November—National Write a Novel in a Month (NANOWRIMO) is almost here. Time to churn out words with a goal of 50,000 by November 30. I’ve done it several times but never reached the target.
I came close in 2014. Around 40,000 words. I learned a tool that helped me immensely. A writing buddand I coined the phrase Writing Blast. The idea is simple—write nonstop for sixty minutes. Repeat several times.
Here’s how I’ve refined it.
First, I set a timer. On my Mac, I use Howler Timer. It’s a free app, easy to install and a breeze to use. I set it for sixty minutes and forget it. It runs in the background and counts down the final seconds out loud, ending in a wolf howl.
Second, in Scrivener, I set a goal of 500 words for the scene or chapter I’m working on. Scrivener tracks my progress and pops up an announcement when I’ve reached and exceeded the goal.
I find the timer and the word count target keep me focused. When I used only one, it was too easy to drift off and not accomplish meaningful word counts in the one-hour time frame.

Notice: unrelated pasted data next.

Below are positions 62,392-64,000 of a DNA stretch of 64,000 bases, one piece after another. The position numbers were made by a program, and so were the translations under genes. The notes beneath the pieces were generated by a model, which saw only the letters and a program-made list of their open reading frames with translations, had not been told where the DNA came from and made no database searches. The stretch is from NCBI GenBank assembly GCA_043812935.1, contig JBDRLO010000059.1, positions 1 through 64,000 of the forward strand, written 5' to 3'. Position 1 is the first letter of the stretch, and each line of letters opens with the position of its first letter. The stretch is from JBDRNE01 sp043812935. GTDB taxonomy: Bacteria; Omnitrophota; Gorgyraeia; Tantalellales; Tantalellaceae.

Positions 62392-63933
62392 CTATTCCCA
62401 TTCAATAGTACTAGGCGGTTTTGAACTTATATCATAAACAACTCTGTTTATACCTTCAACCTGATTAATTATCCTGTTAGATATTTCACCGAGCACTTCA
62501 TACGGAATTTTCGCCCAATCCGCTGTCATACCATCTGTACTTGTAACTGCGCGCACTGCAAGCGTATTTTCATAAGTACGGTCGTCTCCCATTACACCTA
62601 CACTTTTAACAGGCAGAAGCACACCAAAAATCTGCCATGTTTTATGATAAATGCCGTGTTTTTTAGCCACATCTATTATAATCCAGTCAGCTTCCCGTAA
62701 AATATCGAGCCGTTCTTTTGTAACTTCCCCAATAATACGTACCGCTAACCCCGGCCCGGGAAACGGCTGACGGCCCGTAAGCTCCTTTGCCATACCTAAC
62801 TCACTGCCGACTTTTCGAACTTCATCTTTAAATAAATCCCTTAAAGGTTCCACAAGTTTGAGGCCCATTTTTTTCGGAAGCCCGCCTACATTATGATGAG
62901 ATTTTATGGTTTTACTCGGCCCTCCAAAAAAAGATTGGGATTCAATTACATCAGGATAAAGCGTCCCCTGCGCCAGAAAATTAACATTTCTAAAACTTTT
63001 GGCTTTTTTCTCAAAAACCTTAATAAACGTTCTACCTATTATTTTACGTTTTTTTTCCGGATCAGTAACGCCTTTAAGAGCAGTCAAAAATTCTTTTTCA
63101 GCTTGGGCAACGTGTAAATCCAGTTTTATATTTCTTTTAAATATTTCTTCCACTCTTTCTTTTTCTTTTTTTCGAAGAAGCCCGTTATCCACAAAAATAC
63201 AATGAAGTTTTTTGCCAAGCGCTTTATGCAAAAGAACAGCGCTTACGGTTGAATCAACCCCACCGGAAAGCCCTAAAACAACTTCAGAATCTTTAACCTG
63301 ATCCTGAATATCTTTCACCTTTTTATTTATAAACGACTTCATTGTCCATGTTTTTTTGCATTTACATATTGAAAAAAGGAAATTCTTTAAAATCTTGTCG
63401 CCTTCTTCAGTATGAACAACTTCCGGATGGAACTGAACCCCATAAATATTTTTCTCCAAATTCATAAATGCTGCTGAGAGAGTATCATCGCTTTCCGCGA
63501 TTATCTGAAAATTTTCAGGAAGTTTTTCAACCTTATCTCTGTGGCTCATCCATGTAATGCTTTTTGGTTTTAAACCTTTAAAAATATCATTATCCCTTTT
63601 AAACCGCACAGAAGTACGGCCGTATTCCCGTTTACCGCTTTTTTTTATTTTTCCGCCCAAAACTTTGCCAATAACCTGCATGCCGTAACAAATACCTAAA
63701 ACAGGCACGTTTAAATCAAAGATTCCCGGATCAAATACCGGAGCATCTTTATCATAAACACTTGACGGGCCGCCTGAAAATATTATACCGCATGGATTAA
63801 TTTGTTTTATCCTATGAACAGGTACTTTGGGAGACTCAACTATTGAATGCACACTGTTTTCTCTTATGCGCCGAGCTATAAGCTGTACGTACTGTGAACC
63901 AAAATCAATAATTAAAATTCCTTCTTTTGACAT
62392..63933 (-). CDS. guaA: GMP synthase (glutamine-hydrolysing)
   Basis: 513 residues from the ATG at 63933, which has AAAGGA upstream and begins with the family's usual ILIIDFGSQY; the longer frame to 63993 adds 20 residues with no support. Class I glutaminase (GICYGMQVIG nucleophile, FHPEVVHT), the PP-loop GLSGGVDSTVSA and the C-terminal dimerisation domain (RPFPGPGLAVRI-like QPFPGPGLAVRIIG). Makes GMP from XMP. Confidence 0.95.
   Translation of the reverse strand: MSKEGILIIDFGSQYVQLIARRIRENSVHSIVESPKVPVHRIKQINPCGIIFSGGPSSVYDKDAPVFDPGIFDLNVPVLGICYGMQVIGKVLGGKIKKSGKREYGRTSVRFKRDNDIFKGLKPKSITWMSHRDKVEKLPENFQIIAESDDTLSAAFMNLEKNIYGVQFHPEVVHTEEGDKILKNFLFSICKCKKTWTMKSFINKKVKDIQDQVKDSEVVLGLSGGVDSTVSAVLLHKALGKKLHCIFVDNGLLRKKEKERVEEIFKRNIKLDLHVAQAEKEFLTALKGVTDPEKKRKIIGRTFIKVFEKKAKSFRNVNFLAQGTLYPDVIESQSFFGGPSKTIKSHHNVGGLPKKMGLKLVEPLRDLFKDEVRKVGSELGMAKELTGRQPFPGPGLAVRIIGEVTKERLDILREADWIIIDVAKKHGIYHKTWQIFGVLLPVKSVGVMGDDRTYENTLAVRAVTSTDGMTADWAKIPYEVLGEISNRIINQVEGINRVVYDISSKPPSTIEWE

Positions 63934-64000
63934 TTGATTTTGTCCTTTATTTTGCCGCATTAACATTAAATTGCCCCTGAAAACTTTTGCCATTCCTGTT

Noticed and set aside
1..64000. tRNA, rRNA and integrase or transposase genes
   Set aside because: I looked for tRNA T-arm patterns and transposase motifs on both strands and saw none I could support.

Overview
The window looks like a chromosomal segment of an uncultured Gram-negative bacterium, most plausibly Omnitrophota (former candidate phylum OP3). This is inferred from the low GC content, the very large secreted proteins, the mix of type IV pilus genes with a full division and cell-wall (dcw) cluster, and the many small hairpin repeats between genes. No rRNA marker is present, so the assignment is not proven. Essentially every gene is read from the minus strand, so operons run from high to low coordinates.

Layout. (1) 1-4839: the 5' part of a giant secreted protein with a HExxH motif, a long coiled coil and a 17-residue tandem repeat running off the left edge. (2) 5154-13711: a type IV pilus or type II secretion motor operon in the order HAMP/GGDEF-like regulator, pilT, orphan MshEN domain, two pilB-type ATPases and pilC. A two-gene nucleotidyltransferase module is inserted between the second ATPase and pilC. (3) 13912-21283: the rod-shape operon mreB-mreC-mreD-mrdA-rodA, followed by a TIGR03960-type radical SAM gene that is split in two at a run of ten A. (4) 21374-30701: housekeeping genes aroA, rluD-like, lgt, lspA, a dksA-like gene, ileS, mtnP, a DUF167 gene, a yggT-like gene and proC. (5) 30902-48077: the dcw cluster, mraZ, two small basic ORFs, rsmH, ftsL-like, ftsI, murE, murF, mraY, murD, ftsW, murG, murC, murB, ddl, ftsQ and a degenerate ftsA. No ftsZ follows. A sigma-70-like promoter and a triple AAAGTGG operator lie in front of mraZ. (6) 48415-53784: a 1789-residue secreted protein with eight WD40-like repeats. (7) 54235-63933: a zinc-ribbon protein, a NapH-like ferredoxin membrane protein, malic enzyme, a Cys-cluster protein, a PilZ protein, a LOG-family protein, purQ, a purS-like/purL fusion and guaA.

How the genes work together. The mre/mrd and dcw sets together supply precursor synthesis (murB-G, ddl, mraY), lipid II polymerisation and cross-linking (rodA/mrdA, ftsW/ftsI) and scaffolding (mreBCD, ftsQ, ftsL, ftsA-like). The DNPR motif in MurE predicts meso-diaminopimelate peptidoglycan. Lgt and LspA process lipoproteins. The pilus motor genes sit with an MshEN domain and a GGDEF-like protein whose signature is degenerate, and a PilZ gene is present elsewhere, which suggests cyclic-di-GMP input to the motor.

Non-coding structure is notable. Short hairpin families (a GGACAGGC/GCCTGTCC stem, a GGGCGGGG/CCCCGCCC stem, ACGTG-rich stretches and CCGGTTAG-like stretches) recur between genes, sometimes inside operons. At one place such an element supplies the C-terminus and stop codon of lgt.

Now, when I reach 500 words before Howler goes off, I keep writing until the wolf howls. I average between 750 and 800 words per blast. In intense or fast moving scenes, I’ve done 1,000 words.
My target now is to complete three Writing Blasts in a morning. I take a ten-to-fifteen minute break between blasts to move around physically and readjust my body and my head for the next blast.
When this works—and I don’t always hit the mark of three blasts every day—I have between 1,500 and 2,500 words. Admittedly, this is first draft material. But, it’s material I can edit and massage and refine to a quality product. And I’m producing a lot more material than ever before.
What techniques have you found helpful in maximizing your writing productivity?